As described above, it is thus seen that several embodiments of an EHAM system are provided wherein a predetermined fee is automatically assessed to an individual being monitored by the provider of the communications network in response to the network being accessed in the fee-based communications mode, whereby the agency responsible for the CMS 16 does not have to directly assess the predetermined fee to the monitored individual, but can rather get it from the provider of the communications network.

While the invention herein disclosed has been described by means of specific embodiments and applications thereof, numerous modifications and variations could be made thereto by those skilled in the art without departing from the scope of the invention set forth in the claims.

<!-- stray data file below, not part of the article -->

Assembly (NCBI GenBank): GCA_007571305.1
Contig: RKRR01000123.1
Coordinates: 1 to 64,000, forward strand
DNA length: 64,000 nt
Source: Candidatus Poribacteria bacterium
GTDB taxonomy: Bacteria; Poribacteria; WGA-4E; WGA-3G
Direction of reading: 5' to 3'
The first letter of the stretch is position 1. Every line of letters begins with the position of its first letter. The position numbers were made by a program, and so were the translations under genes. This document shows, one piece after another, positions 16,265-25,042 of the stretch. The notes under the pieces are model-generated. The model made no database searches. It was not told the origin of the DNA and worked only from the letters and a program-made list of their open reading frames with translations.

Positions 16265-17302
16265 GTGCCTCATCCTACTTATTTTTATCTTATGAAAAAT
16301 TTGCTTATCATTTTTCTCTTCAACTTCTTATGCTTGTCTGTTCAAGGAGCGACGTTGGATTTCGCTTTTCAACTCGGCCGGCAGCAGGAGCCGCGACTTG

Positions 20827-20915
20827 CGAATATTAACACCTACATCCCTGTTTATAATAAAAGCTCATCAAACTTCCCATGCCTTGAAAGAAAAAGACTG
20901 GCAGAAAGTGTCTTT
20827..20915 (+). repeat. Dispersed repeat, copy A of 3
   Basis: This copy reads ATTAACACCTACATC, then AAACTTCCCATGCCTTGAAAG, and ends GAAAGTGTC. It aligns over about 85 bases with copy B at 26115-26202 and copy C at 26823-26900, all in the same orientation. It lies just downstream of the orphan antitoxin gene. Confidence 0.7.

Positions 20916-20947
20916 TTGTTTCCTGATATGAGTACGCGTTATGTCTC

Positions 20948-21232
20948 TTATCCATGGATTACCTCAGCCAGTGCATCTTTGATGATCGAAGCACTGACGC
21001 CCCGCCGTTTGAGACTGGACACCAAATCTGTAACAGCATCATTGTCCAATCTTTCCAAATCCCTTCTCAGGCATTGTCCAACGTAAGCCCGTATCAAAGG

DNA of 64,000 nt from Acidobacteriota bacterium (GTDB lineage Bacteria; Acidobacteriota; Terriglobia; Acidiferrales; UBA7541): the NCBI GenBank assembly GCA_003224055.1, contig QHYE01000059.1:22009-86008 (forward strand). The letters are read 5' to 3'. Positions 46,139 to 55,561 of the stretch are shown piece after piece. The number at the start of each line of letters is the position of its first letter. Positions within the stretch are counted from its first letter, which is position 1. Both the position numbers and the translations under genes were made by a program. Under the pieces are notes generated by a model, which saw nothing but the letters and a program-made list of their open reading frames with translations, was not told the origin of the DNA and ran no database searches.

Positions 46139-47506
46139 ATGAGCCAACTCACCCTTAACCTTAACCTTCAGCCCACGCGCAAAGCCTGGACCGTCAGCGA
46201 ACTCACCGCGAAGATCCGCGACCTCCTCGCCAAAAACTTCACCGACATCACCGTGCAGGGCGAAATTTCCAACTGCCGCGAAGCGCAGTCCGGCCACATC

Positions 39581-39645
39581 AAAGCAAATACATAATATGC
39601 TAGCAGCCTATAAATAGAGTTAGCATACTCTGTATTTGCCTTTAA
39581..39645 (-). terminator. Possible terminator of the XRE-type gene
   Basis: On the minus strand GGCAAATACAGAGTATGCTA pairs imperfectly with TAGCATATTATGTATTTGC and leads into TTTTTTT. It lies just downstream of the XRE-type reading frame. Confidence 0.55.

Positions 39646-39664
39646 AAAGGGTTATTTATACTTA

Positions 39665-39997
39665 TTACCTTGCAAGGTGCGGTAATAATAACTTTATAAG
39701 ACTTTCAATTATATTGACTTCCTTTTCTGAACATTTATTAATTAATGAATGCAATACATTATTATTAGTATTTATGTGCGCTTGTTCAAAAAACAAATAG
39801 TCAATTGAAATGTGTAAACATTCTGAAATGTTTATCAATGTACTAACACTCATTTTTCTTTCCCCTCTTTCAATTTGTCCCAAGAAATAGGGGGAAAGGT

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Classifications
U.S. Classification340/573.4, 379/114.01, 379/38, 379/114.25
International ClassificationH04M11/00, G07C9/00, G08B21/22
Cooperative ClassificationG08B21/22, H04M11/00, G07C9/00111
European ClassificationH04M11/00, G07C9/00B10, G08B21/22